While there are a number of applications on the market that let you scan barcodes in order to compare prices, a new fashion-focused app called Craves launching today instead lets you just snap photos of the clothes you want and it returns visually similar results in seconds – no barcode-scanning required. Then, when you find something you like, you can purchase the item directly from the app itself.
According to co-founder Scott Cormier, who previously ran the mobile team at Wave Accounting in Toronto, the idea for Craves was inspired by watching his wife, Nadine, use her smartphone to help with her clothes shopping.
“She’d routinely snap photos or save screenshots of outfits she wanted to track down later,” he says. “She’d save them all to an album on her phone and then try to track them down via Google, Pinterest, etc. whenever she’d have a spare moment.”
Thinking it would be interesting to try to use technology to solve the problem of helping women like his wife find out where to buy things they loved – especially when online shopping so often led to out-stock-items, broken links and untrustworthy retailers – Cormier came up with the idea for Craves, which analyzes a photo in order to help consumers find things that look like the item in the picture. These photos can be snapped right from the Craves app, or they can be uploaded from the phone’s Camera Roll.
And beyond just serving as a fashion-finding utility, Craves also has a social component, allowing shoppers to follow friends and influencers, as well as browse through trending items, favorite results, and receive sale notifications.
Craves is not exactly a startup in the traditional sense, however. Instead, Cormier explains that it was incubated within visual search technology Slyce, and now operates as a subsidiary of Slyce, like the company’s other consumer apps, including Pounce and SnipSnap. He says he initially reached out to Slyce founders Cameron Chell and Erika Racicot after hearing about the efforts Slyce was making with visual search, and they decided to build out a prototype of Craves to see if could work.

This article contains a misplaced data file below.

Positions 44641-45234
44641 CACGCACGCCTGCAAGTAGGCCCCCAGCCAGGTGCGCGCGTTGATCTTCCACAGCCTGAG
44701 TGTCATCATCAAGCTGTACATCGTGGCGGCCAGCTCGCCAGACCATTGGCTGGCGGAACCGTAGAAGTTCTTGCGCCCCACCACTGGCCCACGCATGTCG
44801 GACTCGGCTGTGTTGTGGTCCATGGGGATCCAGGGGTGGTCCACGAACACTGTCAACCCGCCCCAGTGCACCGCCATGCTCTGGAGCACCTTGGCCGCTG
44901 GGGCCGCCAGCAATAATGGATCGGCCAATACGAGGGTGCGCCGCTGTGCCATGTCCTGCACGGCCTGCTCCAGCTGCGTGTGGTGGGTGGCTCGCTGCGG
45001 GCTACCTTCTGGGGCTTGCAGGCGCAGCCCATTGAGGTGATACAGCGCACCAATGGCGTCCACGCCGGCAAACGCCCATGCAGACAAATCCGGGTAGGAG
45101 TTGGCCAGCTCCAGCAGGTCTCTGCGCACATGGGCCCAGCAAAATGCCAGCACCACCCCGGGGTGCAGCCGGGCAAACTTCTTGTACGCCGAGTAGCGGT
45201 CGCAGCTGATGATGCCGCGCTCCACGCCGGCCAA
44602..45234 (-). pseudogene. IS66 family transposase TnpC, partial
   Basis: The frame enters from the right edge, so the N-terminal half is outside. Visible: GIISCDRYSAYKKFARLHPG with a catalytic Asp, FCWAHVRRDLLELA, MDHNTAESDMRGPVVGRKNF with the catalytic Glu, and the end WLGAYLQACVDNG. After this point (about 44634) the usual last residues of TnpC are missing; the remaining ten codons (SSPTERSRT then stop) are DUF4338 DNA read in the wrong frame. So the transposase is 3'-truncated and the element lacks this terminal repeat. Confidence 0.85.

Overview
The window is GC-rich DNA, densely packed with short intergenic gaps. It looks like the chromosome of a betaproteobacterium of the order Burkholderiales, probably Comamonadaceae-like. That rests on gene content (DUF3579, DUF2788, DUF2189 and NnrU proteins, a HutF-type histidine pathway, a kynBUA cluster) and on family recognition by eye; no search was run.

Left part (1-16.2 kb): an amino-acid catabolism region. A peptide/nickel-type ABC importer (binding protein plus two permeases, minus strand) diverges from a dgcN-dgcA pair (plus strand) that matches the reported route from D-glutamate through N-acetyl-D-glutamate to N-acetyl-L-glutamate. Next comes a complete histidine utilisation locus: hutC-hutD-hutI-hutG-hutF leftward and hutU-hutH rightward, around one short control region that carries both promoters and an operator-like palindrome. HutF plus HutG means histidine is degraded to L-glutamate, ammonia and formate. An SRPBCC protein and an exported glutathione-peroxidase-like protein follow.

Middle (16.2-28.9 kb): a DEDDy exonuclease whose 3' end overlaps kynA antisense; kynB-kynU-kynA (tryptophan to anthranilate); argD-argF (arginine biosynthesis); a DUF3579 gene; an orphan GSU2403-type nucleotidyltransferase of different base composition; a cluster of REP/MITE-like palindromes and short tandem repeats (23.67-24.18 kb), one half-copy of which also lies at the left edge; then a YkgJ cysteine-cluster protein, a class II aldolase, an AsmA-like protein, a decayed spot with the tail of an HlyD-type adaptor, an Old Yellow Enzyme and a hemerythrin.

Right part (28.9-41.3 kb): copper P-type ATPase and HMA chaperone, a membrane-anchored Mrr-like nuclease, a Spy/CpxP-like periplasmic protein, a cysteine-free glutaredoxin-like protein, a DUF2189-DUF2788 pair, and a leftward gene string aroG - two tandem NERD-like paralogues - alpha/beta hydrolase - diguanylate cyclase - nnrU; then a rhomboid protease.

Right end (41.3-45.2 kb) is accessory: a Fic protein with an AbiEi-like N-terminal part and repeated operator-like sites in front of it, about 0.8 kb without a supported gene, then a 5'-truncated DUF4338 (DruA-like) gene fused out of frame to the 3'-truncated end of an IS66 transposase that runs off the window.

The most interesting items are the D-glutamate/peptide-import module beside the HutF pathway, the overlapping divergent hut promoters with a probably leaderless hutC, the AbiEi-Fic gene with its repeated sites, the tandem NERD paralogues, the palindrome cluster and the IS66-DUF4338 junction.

The product, which is also co-founded by Racicot who is Craves’ COO and supports the Slyce side of the business, has been in development for just under a year, and most recently was in private testing for around four months with some 200 people while the team worked to improve the relevancy and quality of its results and curated the merchants and brands that Craves features.
Today, Craves highlights clothing from a variety of stores, including both department stores and boutiques, such as Yoox, Nasty Gal, Saks Fifth Avenue, Lord and Taylor, Neiman Marcus, ASOS, Mango, Singer22, Luisaviaroma, Forzieri, Silver Jeans, Coach, and more.
Currently, when a user makes a purchase in the app, Craves receives affiliate revenue. But in the future, the company will look into expanding to other revenue streams.
The company is also working to develop a checkout experience that takes place directly within Craves instead of sending users to retailers’ mobile sites as it does today, and the team will improve the personalization capabilities of the app along with the merchant line-up.
Craves arrives at a time when Google Shopping is being challenged by the visual bookmarking and search service Pinterest, which often serves as a better tool for product discovery for consumers. Similarly, Cormier believes that Craves’ use of imagery can offer an improved shopping experience compared with traditional Google Search.
“We feel that searching for products with photos and screenshots is drastically easier than trying to find the right keyword combination to plug into Google,” he says. “Much in the same way that a picture is worth a thousand words.”
Meanwhile, the app also addresses one of the problems that plagues Pinterest today – often the shared images on Pinterest are older, recycled links that lead shoppers to dead ends – out-of-stock inventory, bad links, or unknown retailers. Craves instead connects them to trusted retailers and products they can buy now.
Craves is live to the public today and is a free download on iTunes.